Murals Serve as Assessment Tool, Physicians’ Aid

Murals Serve as Assessment Tool, Physicians’ Aid

A new program from CHOP brings interactive artwork to exam rooms, enhances the patient experience and provides caregivers a valuable tool.
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Though the young mother expressed fears and concerns about the development of her 13-month-old daughter, the child’s well visit proceeded like any other that Danielle Erkoboni, M.D., had ever done. But then something unusual happened.

The young girl stood up on the exam table and began calling out a picture of a “doggy” from the colorful mural on the wall behind her. Erkoboni then asked her to point out other animals and she was able to do that as well—an impressive skill for a child her age.

“I stopped the whole visit and I said, ‘Mom, I know you have all these worries and concerns—we all do as parents—but I just want to show you this smart little girl you are working to build and foster,’” says Erkoboni, a pediatrician at Children's Hospital of Philadelphia's Karabots Primary Care Center in Norristown, Pennsylvania. “I think Mom left that visit feeling a lot more lifted and empowered, and I'm not sure we'd have that opportunity if the walls were white.”

Artwork includes team input, web link

The mural is part of Picture This!, a CHOP initiative using colorful and interactive murals to inspire creative and educational moments for its patients, serve as an assessment tool for pediatricians and elevate the patient/family experience. CHOP launched the exam room murals in select locations last year and plans to expand their use throughout the CHOP Care Network in 2022. 

A multi-disciplinary team of CHOP physicians, researchers, nurses, child-life specialists and hospital administrators collaborated with artists to create the murals. Designed to mimic large storybook pages, the murals depict familiar scenes from around the Philadelphia area. Each mural also has a QR code that links to an interactive web-based portal; families can access the portal to find age-appropriate activities and questions to prompt additional conversations.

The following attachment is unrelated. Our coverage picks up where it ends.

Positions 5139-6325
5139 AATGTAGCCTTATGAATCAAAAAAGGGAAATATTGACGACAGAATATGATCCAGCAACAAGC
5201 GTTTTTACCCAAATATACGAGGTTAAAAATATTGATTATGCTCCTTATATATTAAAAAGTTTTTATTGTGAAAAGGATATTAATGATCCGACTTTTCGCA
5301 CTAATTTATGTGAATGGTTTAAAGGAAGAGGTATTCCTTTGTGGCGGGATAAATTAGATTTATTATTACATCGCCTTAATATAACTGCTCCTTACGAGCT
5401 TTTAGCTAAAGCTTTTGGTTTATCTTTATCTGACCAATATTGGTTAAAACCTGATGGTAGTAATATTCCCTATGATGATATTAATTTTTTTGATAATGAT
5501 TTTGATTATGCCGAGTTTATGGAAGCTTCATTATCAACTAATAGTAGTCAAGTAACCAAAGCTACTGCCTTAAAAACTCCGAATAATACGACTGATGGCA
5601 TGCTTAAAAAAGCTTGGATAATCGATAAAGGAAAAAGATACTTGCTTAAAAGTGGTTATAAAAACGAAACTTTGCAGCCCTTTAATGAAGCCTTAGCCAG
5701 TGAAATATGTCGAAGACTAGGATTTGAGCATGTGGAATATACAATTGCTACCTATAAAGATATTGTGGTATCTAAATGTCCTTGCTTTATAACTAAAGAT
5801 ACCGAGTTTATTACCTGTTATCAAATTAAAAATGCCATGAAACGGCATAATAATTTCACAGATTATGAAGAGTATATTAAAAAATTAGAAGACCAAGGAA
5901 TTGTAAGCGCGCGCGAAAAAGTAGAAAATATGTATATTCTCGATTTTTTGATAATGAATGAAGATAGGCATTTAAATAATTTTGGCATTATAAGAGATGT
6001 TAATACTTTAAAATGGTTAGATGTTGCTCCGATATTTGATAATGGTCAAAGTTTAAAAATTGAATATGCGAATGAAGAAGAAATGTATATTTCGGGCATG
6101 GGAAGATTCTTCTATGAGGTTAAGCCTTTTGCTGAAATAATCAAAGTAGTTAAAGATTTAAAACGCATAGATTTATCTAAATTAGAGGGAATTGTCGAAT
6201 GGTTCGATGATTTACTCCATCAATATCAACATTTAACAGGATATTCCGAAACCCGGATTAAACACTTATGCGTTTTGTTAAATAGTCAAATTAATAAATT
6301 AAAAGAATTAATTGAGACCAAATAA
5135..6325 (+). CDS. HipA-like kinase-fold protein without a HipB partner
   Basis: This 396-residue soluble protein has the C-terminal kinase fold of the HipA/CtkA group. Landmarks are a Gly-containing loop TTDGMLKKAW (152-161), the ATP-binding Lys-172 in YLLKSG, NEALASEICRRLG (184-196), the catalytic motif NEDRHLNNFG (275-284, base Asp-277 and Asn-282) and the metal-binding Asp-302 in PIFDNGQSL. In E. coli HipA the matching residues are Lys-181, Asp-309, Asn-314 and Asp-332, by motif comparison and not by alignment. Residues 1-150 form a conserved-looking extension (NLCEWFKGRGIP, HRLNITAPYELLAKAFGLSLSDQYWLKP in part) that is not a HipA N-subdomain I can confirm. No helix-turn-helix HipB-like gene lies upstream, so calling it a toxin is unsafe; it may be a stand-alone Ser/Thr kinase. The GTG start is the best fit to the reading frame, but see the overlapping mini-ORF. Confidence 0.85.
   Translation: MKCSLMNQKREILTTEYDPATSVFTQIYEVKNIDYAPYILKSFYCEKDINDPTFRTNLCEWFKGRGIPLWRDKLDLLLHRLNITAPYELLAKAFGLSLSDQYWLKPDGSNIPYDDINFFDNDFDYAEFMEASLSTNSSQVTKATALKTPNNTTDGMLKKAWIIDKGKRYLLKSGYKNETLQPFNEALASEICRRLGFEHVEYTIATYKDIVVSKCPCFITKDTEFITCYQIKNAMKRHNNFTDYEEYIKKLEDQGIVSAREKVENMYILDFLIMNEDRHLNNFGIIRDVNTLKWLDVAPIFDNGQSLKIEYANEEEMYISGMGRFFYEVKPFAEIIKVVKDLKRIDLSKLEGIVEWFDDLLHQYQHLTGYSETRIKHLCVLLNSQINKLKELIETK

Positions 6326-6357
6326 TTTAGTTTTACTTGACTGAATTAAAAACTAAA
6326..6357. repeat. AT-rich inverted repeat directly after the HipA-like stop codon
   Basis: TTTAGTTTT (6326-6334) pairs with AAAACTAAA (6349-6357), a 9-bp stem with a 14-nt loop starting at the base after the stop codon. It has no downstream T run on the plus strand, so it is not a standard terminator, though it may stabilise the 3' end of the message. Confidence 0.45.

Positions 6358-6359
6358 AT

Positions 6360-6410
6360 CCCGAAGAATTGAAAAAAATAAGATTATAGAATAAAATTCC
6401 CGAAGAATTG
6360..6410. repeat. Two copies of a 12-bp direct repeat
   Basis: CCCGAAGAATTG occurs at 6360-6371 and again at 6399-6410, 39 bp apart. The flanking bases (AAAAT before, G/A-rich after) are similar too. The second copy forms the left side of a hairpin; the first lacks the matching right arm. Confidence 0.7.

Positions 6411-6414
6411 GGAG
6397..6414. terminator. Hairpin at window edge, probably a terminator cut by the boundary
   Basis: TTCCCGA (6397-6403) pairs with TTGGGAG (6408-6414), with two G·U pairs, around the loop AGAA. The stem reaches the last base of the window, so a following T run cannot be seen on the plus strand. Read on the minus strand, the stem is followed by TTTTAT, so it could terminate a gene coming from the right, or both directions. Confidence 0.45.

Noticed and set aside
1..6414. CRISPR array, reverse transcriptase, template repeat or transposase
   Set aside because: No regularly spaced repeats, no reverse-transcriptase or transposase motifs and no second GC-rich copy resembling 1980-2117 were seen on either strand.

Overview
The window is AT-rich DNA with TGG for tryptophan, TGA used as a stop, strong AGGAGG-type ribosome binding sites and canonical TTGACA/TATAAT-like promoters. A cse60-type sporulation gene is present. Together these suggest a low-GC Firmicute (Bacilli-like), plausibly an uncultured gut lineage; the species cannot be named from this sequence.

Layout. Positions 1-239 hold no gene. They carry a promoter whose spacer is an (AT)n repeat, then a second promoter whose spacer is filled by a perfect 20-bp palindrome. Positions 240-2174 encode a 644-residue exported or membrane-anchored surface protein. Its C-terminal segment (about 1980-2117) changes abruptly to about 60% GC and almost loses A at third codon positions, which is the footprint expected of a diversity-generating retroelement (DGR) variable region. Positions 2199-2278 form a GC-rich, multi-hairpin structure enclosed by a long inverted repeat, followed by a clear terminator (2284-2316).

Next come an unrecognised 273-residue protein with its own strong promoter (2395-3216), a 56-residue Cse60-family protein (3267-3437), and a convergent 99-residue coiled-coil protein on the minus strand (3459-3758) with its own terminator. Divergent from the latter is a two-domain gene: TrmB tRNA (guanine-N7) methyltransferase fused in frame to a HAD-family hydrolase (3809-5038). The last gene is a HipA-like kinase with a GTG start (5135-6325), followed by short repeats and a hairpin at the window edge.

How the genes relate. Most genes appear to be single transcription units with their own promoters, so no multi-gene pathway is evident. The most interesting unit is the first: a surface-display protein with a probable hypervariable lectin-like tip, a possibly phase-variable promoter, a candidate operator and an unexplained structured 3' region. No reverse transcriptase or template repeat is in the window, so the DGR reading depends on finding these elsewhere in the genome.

COVID-19 forces change in deployment

Moments like the one Erkoboni shared with the young girl and her mother might not have been possible under the hospital’s original plans. The murals were initially designed to be displayed in clinic waiting rooms to enhance the patient/family experience while they waited to see their provider. But COVID-19 protocols prompted CHOP to shift the program; they reduced the murals to poster-size prints with easily cleanable surfaces and moved them to the exam rooms.

That change gave care providers a new assessment tool in the murals, but they also serve as an aid in conducting more seamless exams—the bright, busy artwork is often a pleasant distraction for children undergoing diagnostic tests and procedures.

“If they had stayed in the waiting spaces, we would've never realized all the additional benefits they have raised for the care providers,” says Melanie Hoynoski, CCLS, CTRS, a child life specialist at CHOP.

Program changes likely to prevail beyond pandemic

The upside of having the murals in the exam rooms means they are likely to remain there even after CHOP can relax pandemic protocols for its waiting rooms. Hoynoski says discussions are underway to add murals back into the waiting rooms to augment the exam room posters. Meanwhile, her team is busy ensuring CHOP’s practitioners are optimizing the program’s benefits.

“We're creating a training program to disseminate to our entire primary care network the benefits of the program for our patients as well as how they can benefit our care providers,” Hoynoski says. “We know our staff has a limited amount of time to see their patients and the patient flow is pretty rapid; we want them to be equipped with this knowledge and hopefully make their jobs easier.”

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